On Monday night, as horse-drawn wagons heaped with bedding trundled out of Rafah and Israeli tanks began their advance, Hamas made a shock announcement that it had accepted a ceasefire deal.

Israel’s war Cabinet held an emergency session to assess the offer — and quickly rejected it. That was due to two details: the initial release of 33 Israelis could be made up of dead bodies rather than living hostages, and a permanent rather than temporary ceasefire would be baked into the deal — a long-held Israeli red line.

The tanks resumed their movements and took control of the Egypt crossing on Tuesday morning, blocking the movement of both people and aid.

Netanyahu said on Tuesday that “the Hamas offer yesterday was designed to prevent our forces from entering Rafah. That didn’t happen.” He said the latest Hamas offer was “very far from Israel’s essential demands”. 

An Israeli military spokesperson described its activities in Rafah as a “precise counterterrorism operation” following intelligence that indicated the crossing was being used “for terrorist purposes.”

Benny Gantz, a centrist opposition leader who’s part of Netanyahu’s war cabinet, called initial moves into Rafah “an integral part of our continued efforts and our commitment to bring the hostages back”.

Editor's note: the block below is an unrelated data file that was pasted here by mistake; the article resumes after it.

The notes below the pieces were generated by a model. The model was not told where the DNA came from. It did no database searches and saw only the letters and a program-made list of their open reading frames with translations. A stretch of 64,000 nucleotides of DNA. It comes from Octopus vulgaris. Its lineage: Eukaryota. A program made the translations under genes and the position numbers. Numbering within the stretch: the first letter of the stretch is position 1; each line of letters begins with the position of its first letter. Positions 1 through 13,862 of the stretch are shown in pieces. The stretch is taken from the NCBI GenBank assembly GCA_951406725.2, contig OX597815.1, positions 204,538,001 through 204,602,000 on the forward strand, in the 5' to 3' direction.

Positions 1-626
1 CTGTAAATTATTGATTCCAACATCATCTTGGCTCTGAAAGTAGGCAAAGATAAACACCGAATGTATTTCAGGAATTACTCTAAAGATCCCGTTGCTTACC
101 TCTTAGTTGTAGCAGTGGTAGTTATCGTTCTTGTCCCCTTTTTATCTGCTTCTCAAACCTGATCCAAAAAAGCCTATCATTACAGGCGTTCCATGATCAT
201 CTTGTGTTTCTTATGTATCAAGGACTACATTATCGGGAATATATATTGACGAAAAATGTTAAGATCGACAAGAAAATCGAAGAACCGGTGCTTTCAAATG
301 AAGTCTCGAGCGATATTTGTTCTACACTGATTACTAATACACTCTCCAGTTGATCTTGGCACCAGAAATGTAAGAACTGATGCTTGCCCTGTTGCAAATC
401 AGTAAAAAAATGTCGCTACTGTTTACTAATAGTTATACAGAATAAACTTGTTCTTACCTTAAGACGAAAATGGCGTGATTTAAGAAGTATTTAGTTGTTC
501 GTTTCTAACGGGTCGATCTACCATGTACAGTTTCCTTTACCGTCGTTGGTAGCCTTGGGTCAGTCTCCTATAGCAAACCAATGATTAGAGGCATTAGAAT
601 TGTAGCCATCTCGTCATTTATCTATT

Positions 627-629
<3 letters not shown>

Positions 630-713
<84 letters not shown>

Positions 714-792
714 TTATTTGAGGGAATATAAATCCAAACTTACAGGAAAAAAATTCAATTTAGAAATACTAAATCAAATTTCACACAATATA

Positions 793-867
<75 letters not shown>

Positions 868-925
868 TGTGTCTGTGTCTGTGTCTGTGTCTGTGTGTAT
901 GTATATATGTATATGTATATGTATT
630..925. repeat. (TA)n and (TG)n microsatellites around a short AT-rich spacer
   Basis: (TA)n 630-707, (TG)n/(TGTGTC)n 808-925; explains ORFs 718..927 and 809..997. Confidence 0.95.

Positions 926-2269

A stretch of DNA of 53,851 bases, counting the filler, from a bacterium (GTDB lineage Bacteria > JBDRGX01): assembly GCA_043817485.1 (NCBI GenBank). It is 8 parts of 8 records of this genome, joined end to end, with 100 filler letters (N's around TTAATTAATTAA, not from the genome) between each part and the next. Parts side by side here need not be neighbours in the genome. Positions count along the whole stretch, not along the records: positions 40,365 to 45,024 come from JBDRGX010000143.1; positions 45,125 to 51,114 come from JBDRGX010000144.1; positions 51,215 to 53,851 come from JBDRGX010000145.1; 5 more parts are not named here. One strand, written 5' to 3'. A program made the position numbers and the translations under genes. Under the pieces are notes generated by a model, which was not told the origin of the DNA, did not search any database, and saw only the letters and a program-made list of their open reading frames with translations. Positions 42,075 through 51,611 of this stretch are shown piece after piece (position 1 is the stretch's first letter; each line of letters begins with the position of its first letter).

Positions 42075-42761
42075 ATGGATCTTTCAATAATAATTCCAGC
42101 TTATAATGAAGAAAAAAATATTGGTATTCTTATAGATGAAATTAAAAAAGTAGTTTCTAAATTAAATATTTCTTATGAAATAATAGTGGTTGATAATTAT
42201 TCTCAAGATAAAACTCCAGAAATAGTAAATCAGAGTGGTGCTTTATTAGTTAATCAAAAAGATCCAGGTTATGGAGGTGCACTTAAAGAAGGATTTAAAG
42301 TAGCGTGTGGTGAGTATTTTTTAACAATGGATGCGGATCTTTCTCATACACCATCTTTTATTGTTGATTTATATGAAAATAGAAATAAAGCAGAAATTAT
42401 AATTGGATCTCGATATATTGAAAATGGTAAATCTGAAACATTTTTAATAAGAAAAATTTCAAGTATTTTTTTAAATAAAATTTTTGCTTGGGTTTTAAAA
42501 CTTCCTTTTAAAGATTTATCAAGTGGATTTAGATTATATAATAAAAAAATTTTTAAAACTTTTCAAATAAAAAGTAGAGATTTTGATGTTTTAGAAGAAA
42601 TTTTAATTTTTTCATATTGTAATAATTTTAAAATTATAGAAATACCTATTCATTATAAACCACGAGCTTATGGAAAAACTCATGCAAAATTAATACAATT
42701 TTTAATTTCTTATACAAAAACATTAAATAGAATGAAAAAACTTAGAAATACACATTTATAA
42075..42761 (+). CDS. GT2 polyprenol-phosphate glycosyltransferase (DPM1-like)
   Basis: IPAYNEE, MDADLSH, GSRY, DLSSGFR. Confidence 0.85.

That pointed to Israel’s dual objective: to destroy Hamas and bring home the remainder of those taken by the Iran-backed militant group on 7 October.

Hamas, considered a terrorist group by the US and European Union, issued warnings on Monday that if Israel invaded Rafah, it “will not be a picnic”.

Israel’s counterattack in Gaza has so far killed more than 34,000 people, according to the Hamas-run health ministry, and the US and other officials say that an assault on Rafah risks greatly increasing that number. 

As Israel urges Palestinian civilians to leave eastern Rafah and moves tanks into the city, Netanyahu is performing several tasks: preparing for a possible invasion, squeezing Hamas, keeping his coalition together and trying to show he’s taking care of civilians. What follows remains unclear. 

US says Israel and Hamas can resolve differences over ceasefire